In the Shadows of the White, White West

Sawt al Niswa

Sometimes it takes a dream to show you how you feel.

Shortly after the July 06 war, I dream that I am taking part in organizing events commemorating the victims and survivors of this latest Israeli aggression. But I discover that Ellen DeGeneres has just died. I walk into my house, and everywhere there are flowers and candles surrounding pictures of the lesbian idol, and teary notes of love written by her mourners from around the world. I want to be sad yet all I can feel is bitter. I try to remind myself that Ellen was not a bad person, that she worked for LGBT rights, and that she probably also identified as a feminist, someone who talked openly about being molested as a girl. But I can’t help it. I am angry that she has died at this particular time, stealing the attention of the world (West?) away from the death of my people.

And I have been spending the next four years of my life refusing to let go of a 33-day- deep rage but trying to not be angry anymore at what is supposedly an alternative america; trying to not be bitter at what is white and gay. White and feminist. White and democrat. I fail over and over again. I don’t want Ellen or anyone to die, but Ellen represents an alternative more liberal america that is still very privileged even when a right-wing movement continuously threatens it. And part of this privilege is that Ellen’s life matters. The life of the alternative liberal white america matters. Evidence continues to show that brown and black lives all over the world don’t.

But the story doesn’t end here.

Because this path of anger that had taken me away from the white, white west has led me to another west, dark and angry too. It is the west of radical women of color in the u.s.

The late Chicana feminist, Gloria Anzaldua, writes that “[i]t is not enough to stand on the opposite river bank, shouting questions, challenging patriarchal, white conventions.” That at some point we need to move beyond reactionary politics and start working towards different possibilities (100-1). That is what this other darker west has given me: a way to not simply critique liberal white middle class america. The works of writers and activists like June Jordan, Gloria Anzaldua, Cherrie Moraga, Winona LaDuke, Suheir Hammad, Nada Elia, Chandra Mohanty, Jacqui Alexander and many, many more, present me with new possibilities. They offer a different reading of history and of geography; a potent critique of mainstream and academic feminism, of colonialism and imperialism, an alternative way of knowing, of writing, of building communities and coalitions. This other west is also the west of white working-class feminists, particularly the anti-racist and the queer. Because their work provides great examples in questioning power and privilege.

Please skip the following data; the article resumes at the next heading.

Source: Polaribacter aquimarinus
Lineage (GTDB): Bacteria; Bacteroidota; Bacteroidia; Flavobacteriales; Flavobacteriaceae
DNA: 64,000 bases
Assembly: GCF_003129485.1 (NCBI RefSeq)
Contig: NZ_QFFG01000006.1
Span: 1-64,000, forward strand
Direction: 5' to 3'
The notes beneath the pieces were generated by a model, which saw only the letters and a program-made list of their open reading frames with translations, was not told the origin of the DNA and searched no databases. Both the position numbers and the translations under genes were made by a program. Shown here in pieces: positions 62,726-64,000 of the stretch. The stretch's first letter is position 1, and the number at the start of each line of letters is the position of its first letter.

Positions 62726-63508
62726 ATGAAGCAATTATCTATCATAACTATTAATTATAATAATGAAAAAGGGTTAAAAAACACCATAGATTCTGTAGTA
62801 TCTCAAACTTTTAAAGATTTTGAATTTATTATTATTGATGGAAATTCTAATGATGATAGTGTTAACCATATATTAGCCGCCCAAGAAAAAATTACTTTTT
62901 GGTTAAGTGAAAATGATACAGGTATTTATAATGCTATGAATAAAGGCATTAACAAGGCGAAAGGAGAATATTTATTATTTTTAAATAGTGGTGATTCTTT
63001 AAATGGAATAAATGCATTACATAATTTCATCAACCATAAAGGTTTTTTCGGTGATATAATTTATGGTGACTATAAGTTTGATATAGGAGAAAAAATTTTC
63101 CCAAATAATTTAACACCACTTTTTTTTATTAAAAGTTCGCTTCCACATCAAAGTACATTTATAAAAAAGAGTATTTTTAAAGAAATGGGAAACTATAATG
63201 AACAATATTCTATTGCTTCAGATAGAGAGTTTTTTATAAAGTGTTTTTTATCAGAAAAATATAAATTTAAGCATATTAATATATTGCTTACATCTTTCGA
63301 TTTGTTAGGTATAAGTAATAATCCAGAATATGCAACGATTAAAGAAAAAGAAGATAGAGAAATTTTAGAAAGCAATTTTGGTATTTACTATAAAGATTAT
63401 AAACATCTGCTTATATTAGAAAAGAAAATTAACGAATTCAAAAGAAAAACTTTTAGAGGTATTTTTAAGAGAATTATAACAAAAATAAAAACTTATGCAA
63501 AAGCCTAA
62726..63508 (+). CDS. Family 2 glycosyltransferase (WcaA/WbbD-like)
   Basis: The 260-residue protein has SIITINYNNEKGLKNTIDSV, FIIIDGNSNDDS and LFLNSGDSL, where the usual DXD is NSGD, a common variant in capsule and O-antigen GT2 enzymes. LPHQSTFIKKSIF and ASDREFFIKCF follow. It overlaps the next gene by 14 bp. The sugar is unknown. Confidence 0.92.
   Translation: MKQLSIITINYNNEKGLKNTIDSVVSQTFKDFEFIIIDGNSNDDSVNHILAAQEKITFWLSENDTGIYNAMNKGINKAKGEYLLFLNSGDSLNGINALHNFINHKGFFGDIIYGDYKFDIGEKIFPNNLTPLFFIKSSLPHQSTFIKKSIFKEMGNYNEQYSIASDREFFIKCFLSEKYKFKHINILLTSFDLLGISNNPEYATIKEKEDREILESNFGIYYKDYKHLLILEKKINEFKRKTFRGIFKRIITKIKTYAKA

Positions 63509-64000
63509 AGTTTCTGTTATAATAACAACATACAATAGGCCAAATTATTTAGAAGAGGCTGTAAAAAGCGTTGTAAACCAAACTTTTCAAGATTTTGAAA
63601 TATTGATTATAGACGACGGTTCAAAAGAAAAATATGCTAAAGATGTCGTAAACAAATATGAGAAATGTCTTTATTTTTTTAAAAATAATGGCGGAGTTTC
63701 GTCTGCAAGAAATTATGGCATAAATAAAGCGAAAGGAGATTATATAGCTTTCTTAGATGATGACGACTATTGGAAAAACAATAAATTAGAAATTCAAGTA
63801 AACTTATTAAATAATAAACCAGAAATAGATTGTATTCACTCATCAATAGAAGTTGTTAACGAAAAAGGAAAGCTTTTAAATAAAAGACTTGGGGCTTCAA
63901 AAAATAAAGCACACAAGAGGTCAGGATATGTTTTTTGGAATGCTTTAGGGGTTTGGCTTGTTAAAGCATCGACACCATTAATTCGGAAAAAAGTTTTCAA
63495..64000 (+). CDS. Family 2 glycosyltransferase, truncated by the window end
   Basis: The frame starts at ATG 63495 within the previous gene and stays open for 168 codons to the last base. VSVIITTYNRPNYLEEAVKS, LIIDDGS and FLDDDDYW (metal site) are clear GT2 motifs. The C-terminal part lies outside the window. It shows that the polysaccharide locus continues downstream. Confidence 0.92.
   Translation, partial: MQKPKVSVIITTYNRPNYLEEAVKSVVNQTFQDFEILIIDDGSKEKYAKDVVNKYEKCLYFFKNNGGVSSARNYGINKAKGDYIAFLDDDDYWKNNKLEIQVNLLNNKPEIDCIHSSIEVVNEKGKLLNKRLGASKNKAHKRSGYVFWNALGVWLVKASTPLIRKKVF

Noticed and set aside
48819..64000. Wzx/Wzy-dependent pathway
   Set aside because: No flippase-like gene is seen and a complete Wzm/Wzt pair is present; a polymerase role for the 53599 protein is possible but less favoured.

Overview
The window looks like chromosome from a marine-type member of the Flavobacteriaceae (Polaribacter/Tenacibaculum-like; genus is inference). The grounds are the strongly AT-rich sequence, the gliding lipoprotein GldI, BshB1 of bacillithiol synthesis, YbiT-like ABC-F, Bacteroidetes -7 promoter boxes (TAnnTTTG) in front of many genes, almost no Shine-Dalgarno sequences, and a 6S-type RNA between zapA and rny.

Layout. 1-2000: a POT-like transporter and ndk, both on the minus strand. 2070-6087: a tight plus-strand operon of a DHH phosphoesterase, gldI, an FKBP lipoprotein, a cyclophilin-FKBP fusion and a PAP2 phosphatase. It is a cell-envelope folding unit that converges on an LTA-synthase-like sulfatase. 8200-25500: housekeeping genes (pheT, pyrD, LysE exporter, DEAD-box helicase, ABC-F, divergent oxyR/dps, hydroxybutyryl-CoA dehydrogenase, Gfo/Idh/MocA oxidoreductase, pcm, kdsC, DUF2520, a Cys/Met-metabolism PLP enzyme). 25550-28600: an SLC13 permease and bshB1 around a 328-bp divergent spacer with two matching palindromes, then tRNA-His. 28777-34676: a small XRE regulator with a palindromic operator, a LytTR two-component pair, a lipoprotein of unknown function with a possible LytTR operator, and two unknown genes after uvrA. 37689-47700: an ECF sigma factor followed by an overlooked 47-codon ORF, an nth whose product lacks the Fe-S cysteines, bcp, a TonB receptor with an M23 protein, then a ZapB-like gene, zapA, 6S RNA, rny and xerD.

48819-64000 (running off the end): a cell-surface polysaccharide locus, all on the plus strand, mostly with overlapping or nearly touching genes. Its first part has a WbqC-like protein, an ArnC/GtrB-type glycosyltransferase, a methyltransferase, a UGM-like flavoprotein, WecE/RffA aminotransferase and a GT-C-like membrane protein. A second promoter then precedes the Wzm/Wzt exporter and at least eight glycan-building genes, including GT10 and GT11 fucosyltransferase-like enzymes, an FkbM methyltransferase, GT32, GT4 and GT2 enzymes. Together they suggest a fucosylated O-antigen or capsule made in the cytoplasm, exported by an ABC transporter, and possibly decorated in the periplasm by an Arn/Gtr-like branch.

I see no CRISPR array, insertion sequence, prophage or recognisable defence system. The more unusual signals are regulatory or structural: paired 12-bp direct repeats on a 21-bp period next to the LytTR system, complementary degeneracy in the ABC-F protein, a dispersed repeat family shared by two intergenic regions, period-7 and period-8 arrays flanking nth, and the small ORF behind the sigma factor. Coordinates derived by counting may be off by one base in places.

“It is not enough to stand on the opposite river bank, shouting questions, challenging patriarchal white conventions.”

My friend Ally is a white working-class queer feminist. She’s part of this other west that Ellen—as a symbol of the liberal middle class america doesn’t speak to. When she read this article, she wrote back to me saying, “in your conclusion, are you going to bring me back to Ellen and the dream? And how Ellen’s consciousness has been co-opted by Disney enterprises, just like queer rights in the US has by the gay marriage activism? And how is this going to connect to actual radical movements working toward justice?”

Part of the “radicality” of any movement, I think, comes from its ability to point to how we are more connected than we first seem to be: how israeli military, for example, is connected to the u.s military is connected to u.s. media is connected to multinational industries and corporations connected to the academy connected to service sectors connected to prisons connected to corporations and industries to the media to the military and the cycle continues.

And the lives and deaths of people of color in the u.s are overshadowed by Ellen as much as the lives and deaths of people of color around the world. So whether we choose to love Ellen as our lesbian idol, or to critique her and the gay (feminist) white america that she represents, we have to make sure that she doesn’t take center stage alone and steal attention away from the black and brown bodies, wherever they exist.

I would like to thank Ally for taking the time to read and comment on this article, and to Samia AbouSamra, who initiated these conversations with me about women of color in the u.s.


Anzaldua, Gloria. Borderlands/ la Frontera: A New Mestiza. San Francisco: Aunt Lute Books, 1987.


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